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Bengals play Falcons, fight perception

9-18-02, 2:30 p.m.


It's the one chance for the Bengals to stop their long-running national joke and deliver their own punch to the same old line.

"I know one week out of the year Chris Berman won't say anything bad about us," said linebacker Takeo Spikes of the impact of a win over the Falcons on ESPN Sunday night.

Spikes and right tackle Willie Anderson are Atlanta residents, but they know the game has national ramifications. Anderson wonders if enough of his teammates understand the humiliation heaped upon them.

"I wish we weren't 0-2, but that still gives a chance to play with a different perception from what the entire league has about us," Anderson said. "ESPN continually rips us up. I've been around here seven years and I don't know if some guys take that to heart. That you're constantly getting battered and badgered like that, and ESPN talks about us and put downs. If that doesn't hurt your pride, that should drive you on Sunday."

Bengals President Mike Brown views the national critics the same way he looks at his favorite editorial cartoonist, Jim Borgman, the always fresh Pulitzer Prize winner from "The Cincinnati Enquirer." Brown, an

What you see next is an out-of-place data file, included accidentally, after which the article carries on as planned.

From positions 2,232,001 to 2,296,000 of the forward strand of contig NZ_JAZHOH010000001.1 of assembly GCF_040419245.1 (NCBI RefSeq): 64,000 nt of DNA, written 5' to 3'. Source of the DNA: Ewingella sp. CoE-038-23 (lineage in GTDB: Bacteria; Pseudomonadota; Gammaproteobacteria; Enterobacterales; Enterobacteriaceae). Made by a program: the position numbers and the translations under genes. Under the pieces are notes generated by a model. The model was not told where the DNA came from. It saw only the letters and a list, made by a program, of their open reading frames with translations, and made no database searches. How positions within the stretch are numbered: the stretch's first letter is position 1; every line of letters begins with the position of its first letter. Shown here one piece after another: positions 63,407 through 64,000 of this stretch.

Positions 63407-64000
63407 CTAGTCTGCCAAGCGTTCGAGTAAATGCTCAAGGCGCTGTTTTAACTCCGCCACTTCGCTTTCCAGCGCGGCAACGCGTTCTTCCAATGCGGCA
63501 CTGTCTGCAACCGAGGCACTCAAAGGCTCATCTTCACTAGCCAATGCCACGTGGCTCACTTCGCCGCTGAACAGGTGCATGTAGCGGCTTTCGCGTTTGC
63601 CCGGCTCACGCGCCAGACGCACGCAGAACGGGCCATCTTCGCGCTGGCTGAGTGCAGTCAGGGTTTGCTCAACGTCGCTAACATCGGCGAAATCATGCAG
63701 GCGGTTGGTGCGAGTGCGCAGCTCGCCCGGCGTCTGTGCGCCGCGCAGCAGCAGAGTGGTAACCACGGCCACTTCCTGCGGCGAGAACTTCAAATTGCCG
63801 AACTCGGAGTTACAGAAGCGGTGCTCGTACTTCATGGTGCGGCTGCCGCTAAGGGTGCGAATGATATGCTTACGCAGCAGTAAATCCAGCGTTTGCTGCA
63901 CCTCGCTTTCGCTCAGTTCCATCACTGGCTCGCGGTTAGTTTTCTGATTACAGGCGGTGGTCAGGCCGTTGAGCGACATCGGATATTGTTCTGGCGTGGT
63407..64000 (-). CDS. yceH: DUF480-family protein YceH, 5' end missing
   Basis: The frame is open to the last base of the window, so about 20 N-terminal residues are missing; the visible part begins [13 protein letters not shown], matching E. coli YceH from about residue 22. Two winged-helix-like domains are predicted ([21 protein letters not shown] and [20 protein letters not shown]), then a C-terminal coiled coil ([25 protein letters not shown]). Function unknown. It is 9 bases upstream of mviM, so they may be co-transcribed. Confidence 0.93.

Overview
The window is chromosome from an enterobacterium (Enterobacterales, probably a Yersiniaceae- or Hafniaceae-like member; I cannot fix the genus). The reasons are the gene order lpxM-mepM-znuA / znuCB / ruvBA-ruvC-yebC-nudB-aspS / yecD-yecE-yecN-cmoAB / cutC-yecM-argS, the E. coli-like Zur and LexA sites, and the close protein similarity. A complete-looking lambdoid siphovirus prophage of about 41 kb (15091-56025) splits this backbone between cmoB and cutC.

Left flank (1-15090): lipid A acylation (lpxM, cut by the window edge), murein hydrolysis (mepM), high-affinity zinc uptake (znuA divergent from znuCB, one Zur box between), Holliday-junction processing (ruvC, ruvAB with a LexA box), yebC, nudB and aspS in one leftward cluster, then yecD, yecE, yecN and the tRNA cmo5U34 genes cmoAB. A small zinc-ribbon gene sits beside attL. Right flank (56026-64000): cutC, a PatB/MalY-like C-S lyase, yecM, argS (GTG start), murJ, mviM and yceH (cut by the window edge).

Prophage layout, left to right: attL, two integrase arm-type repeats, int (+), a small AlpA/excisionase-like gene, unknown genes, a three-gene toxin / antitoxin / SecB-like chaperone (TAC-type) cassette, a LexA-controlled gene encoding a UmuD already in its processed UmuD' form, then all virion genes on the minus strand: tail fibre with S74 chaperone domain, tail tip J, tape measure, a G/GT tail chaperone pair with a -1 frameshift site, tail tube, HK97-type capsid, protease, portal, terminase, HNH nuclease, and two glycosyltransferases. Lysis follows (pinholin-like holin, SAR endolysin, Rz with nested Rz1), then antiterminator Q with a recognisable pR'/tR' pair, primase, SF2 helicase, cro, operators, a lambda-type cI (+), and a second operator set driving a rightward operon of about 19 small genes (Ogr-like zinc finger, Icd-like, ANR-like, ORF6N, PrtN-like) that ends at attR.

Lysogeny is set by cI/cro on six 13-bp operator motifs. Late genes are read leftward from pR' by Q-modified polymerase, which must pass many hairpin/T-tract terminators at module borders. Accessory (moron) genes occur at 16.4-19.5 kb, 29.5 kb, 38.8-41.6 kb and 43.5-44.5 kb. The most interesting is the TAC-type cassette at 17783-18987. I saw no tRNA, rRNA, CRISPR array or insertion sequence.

omnivorous reader, has found none better than Borgman. And he knows Borgman has never had an easier target.

"Everyone likes Borgman and I'm no exception," Brown said. "My favorite cartoonist gets us about biweekly. When he does the things he does on us, he usually has ample grounds to do them."

On Sunday night, Brown hopes the Bengals can find their ground.

"It's gotten to the point where 'Bungles,' alliterates with 'Bengals,'" Brown said. "We don't do enough to get them off our backs. This is a good chance to help them get off our backs."

There is a view in the locker room that national writers and broadcasters take the cliff notes version of the Bengals' story from a few years ago and don't bother to update as long as the club continues to lose.

"We've got an opportunity to let people judge for themselves that we've got a lot of good players on this team and it's just not what they read," said cornerback Artrell Hawkins. "A lot of what they're hearing is negative press. I don't think there are any players on this team who want to pass up a chance like that after what's been said."

Of course, Spikes and his teammates know that the only way to stop it is to win. Spikes thinks a solid game on Sunday will yield spectacular plays and those players will get the individual "praise that they deserve.

"I don't think one game (will change the perception)," Spikes said. "But I think it could be a snowball effect for us. It could do something good for us, for the next upcoming games."

Spikes says he's not thinking how one national TV game could affect a Pro Bowl vote, a poll running back Corey Dillon is the only Bengal to win the past two seasons. Anderson sees motivation in simply playing well enough and solid enough to start wiping out their image.

"If we get 22 guys on offense and defense thinking that way," Anderson said, "that will change the perception of the team."

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